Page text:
Figuring out exactly what training is needed to drive organizational performance is a consistent and prevalent challenge for L&D. It often means relying on business partners to tell you what’s going on in their department and taking your training cues from their recommendations.
But the reality of this can be floods of training requests for performance issues that are not related to training at all. Or requests for marathon training sessions that you and your team know will not produce optimal learning outcomes.
To get around these issues, many L&D teams have introduced the concept of a Learning Advisory Committee to their organizations. These committees allow training teams to get up close with representatives from across the business to consult on appropriate learning solutions and training that gets to the heart of business performance.
What is a Learning Advisory Committee?
A Learning Advisory Committee is a cross-functional organizational group that is formed with the objective of analyzing business performance and corporate goals in order to produce valuable learning solutions aligned with organizational objectives.
The term “Learning Advisory Committee” may vary from one organization to another. You might also see them referred to as Learning Advisory Groups or Training Advisory Councils. Some larger corporations have established “learning universities,” for example, that bring together executive sponsors and other stakeholders to identify training needs. However, the core principles remain the same.
Ultimately, establishing a learning advisory committee means ensuring the right training is produced at the right time by providing a formal channel for training requests, feedback, and consultation with stakeholders. By challenging requests for new training and getting to the root of the issue, you’ll be better placed to provide training solutions that make sense and that achieve the desired business outcomes.
“Unfortunately, many business leaders don’t know what they need. But they will often come to us as though they do. We’ve got to make sure that we’re treating the right problem. Too often in L&D, we’re trying to be helpful and we give them what they want. But, actually, what they need is often not what they want.” – Nick Howe, CLO, Area9 Lyceum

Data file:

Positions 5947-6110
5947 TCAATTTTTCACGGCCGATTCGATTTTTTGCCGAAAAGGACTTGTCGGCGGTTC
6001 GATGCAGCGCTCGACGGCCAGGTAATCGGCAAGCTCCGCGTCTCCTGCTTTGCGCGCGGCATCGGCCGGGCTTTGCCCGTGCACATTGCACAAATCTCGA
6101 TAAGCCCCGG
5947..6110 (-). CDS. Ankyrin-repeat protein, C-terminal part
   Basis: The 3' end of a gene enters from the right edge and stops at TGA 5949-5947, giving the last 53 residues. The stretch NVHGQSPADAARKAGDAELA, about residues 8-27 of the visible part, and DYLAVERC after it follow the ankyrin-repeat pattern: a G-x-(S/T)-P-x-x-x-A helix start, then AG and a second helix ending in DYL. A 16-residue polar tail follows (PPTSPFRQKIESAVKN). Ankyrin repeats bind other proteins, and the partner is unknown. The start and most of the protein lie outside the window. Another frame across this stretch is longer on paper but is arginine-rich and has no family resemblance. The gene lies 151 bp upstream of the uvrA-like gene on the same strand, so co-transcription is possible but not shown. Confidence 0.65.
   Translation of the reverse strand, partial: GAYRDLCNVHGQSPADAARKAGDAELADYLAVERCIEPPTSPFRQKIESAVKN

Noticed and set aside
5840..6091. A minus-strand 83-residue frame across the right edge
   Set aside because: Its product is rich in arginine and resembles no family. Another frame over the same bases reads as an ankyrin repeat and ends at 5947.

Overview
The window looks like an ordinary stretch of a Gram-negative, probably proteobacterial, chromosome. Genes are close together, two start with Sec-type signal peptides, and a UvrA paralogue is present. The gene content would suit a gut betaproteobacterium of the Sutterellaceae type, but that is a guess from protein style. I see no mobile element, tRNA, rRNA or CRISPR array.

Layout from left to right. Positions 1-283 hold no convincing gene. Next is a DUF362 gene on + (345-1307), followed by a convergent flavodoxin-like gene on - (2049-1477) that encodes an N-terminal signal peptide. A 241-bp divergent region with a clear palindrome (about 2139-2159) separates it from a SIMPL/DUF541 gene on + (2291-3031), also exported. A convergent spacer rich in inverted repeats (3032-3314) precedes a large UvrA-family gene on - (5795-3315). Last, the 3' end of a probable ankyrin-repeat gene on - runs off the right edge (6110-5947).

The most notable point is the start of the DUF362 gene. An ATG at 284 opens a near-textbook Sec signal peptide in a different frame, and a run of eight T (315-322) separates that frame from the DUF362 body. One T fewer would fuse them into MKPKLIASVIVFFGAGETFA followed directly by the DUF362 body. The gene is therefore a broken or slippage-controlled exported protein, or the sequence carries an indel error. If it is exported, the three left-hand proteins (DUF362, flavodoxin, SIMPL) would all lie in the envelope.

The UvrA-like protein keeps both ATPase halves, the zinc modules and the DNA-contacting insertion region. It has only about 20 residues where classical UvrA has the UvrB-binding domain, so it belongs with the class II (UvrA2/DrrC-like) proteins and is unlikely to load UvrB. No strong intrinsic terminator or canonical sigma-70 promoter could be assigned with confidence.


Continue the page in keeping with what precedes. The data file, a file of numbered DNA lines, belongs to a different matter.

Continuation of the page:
Learn more about the best practices for forming and running your Learning Advisory Committee in
this free ebook:
Learning Advisory Committees: How to Make L&D a Strategic Pillar in Your Organization
Who Should Participate?
This largely depends on the size and structure of your organization, but all major business functions should be represented on the committee by senior management within those departments.
The idea is that these business partners will be able to represent the interests, challenges, and current state of their departments to help L&D identify and resolve training issues as effectively as possible.
What Activities Should the Learning Advisory Committee Perform?
The focus should be on constructive communication between L&D and the rest of the organization. As such, a quarterly meeting to discuss the following points is recommended:
- The performance of existing training solutions
- Organizational KPIs that relate to training
- Suggestions or ideas for new training solutions
- Key performance challenges faced by different business units
However, you should meet as frequently as necessary to align L&D strategy with the rest of the business.
Why Should You Form a Learning Advisory Committee?
Forming a Learning Advisory Committee provides lots of benefits to the training team, the business, and your learners.
Position L&D as a Strategic Partner
Working this closely with business partners can ensure that L&D is seen as an important strategic influence. Not only that, but it offers the opportunity to tie training initiatives directly to improved organizational performance.
More Commitment from Subject Matter Experts
When SMEs are required for different training projects, the Learning Advisory Committee can help to identify top performing SMEs in different areas. As representatives can become directly involved in recruiting those SMEs for various training projects, the L&D team can expect a higher level of investment from their SMEs for those projects.
Higher Focus on Effective Training Solutions
Too often, L&D can become caught up in producing training that the business wants without having the opportunity to guide business partners towards the training they need, or declining the request if training is not an appropriate solution for the problem. By establishing a Learning Advisory Committee, learning leaders can steer the conversation towards consultation over a potential training issue rather than fielding high volumes of training requests.
Whether you already work closely with business partners and need to formalize the process or you find it challenging to engage the rest of the organization in a conversation about learning solutions, a Learning Advisory Committee provides a platform for valuable and constructive discourse.
A Learning Advisory Committee goes a long way towards enabling your team to keep up with training demand. For more tips, check out this free ebook:
The Training Manager’s Guide to Team Productivity & Meeting Training Demand